New Zealand 503 and 105
India 202 and 366
New Zealand win by 40 runs
New Zealand have triumphed by 40 runs over India in a riveting final session on the fourth day of the first test with both teams putting up cases for victory.
It's the hosts third test win in a row after two over the West Indies. They have a 1-0 lead in the series with the next test starting Friday.
Neil Wagner, Trent Boult, Tim Southee and wicketkeeper B-J Watling starred for the hosts, taking the 10 wickets between them.
Wagner finished with four for 62, Boult three for 86, Southee three for 81 and Watling six catches as New Zealand kept their nerve during a chase where you didn't need nail scissors.
Watling produced nine catches for the match, a record by a New Zealand keeper. He equalled McCullum's record of nine dismissals (eight catches and a stumping) against Pakistan in 2009.
Wagner had match figures of eight wickets for 126 after his four-wicket bag in the first innings.
India had a number of partnerships but the 54-run effort for the seventh wickets between Ravi Jadeja and Mahendra Singh Dhoni kept India alive in the chase. However, the dismissal of Jadeja (caught Ish Sodhi at mid-on off Boult for 26 off 21 balls) and Dhoni (played on to Wagner for 39) were key in the visitors' demise. Wagner avoided a return crease no ball by millimetres.
For India 407 was going to be a record-breaking chase. Their best for 38 years has been 406 for four, set against the West Indies at Port of Spain.
Watch video highlights from the test here:
The final innings of the game ebbed and flowed. India produced a 126-run partnership for the third wicket between Shikhar Dhawan and Virat Kohli, taking them to 222 for two. New Zealand took three wickets for 48 inside 20 overs to dominate the back end of the afternoon session, leaving 137 runs to win and five wickets to get before stumps.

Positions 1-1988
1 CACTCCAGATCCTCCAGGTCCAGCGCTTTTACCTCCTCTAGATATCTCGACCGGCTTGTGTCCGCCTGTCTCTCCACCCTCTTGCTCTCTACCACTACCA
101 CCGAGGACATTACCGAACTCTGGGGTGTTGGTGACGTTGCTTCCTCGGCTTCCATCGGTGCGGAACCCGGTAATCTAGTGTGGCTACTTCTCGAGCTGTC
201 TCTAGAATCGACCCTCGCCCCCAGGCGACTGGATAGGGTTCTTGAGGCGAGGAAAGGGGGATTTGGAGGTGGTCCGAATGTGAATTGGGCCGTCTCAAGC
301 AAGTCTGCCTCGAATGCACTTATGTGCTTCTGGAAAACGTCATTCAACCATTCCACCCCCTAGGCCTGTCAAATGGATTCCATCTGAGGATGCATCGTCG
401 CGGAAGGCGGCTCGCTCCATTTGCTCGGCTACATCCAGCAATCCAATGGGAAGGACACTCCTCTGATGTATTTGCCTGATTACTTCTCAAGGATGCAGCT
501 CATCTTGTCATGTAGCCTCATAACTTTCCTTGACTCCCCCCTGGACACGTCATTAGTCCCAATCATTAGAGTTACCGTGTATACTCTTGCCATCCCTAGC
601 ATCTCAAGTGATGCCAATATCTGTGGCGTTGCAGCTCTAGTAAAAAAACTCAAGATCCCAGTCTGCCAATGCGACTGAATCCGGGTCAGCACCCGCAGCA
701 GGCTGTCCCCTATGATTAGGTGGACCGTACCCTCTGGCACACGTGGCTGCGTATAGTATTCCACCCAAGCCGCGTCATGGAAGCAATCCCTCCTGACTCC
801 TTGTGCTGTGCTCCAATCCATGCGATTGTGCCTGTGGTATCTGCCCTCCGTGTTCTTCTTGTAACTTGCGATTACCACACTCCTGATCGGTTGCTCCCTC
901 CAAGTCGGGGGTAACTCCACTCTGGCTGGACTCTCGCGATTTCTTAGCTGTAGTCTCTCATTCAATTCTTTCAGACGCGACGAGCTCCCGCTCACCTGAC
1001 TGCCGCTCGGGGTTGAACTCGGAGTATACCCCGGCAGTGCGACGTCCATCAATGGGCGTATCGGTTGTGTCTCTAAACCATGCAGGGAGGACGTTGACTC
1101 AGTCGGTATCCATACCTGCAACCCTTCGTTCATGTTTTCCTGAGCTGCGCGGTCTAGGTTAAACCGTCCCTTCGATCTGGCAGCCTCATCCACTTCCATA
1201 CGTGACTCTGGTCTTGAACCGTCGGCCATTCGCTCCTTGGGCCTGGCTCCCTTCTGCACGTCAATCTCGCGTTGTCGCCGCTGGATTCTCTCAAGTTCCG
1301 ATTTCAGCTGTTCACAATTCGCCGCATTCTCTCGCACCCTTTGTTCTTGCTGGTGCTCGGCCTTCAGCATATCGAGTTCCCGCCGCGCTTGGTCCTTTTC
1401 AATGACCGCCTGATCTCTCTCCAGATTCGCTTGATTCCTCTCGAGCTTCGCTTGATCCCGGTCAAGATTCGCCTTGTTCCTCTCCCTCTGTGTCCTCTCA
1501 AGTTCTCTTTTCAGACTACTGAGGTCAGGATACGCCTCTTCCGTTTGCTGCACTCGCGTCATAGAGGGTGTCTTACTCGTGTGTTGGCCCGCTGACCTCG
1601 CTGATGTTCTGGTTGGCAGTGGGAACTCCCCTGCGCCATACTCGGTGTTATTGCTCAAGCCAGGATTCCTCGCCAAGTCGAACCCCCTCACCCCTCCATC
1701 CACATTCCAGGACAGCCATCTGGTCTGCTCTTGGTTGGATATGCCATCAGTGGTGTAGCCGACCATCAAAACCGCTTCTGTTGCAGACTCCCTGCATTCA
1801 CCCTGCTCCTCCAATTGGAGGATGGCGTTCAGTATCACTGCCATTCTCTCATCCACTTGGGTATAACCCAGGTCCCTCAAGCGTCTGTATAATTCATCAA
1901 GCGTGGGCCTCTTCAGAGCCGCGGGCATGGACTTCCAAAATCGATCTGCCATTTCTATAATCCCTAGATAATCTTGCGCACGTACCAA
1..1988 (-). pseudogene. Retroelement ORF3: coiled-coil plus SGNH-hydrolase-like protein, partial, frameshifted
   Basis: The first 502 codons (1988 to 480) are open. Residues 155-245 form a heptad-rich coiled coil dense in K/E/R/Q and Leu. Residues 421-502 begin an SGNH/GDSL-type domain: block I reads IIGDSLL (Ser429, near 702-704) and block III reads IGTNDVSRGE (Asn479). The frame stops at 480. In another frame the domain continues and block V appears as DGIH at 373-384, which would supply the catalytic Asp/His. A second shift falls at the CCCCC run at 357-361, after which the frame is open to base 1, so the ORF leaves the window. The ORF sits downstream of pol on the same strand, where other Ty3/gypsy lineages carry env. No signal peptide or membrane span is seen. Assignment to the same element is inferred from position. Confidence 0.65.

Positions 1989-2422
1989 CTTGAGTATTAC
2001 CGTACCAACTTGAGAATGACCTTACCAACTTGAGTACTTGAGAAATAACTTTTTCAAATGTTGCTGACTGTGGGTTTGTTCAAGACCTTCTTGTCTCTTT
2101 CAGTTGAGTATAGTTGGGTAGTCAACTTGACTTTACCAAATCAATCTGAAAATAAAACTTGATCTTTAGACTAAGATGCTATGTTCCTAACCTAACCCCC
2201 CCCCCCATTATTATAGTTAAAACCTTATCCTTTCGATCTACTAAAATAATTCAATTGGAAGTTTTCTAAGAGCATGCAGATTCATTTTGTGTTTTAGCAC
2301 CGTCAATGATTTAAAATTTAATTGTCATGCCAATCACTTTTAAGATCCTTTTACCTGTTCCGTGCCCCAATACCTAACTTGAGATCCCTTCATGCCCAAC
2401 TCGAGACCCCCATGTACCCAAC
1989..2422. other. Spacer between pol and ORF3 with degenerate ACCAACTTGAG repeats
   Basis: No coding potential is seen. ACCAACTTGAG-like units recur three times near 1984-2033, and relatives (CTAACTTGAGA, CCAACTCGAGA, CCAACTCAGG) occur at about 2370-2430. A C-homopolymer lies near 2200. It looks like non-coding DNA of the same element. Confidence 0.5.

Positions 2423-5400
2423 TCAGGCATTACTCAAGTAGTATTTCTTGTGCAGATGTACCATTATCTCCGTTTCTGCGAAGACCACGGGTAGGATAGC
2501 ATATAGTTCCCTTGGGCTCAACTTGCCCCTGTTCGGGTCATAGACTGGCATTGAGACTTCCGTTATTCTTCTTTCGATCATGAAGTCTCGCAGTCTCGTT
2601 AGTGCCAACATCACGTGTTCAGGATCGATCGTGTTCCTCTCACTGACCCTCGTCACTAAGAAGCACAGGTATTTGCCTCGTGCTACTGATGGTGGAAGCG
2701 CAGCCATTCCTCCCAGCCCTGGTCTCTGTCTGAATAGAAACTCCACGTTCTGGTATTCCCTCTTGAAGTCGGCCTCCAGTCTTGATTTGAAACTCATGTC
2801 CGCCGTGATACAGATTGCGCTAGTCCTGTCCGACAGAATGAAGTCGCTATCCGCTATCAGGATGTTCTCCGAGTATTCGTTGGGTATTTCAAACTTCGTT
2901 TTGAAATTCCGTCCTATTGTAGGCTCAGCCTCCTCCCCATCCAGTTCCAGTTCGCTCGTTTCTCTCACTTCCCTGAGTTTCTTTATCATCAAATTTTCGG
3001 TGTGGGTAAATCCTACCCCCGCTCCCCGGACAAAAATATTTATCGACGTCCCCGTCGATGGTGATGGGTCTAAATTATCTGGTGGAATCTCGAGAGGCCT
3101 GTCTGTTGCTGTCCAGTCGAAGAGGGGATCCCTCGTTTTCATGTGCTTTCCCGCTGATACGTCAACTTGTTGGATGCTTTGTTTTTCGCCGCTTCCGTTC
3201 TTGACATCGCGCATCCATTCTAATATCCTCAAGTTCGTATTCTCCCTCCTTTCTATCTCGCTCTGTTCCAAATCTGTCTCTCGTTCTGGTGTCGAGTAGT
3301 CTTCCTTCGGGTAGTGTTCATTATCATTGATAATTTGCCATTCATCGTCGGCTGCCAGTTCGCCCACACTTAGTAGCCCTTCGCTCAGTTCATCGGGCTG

Wagner secured the key wickets of Dhawan (115) and Kohli (67), both caught behind, while Boult had Ajinkya Rahane lbw for 18 with the first delivery of the new ball.
Hot spot showed the ball had hit Rahane's bat before his pad but with no Decision Review System there was no reprieve for a howler from Umpire Steve Davis.
India went to lunch at 180 for two on what was an excellent batting wicket. The New Zealand bowlers persevered, Southee's coaxed an edge from Cheteshwar Pujara for 23 with a short of a length ball on the line of off stump.
The earlier advance of Dhawan and Kohli was effortless. Dhawan wasn't in the same rollicking form that took him to the fastest century on debut off 85 balls against Australia in March, but he was set nonetheless, especially when the ball drifted onto his pads.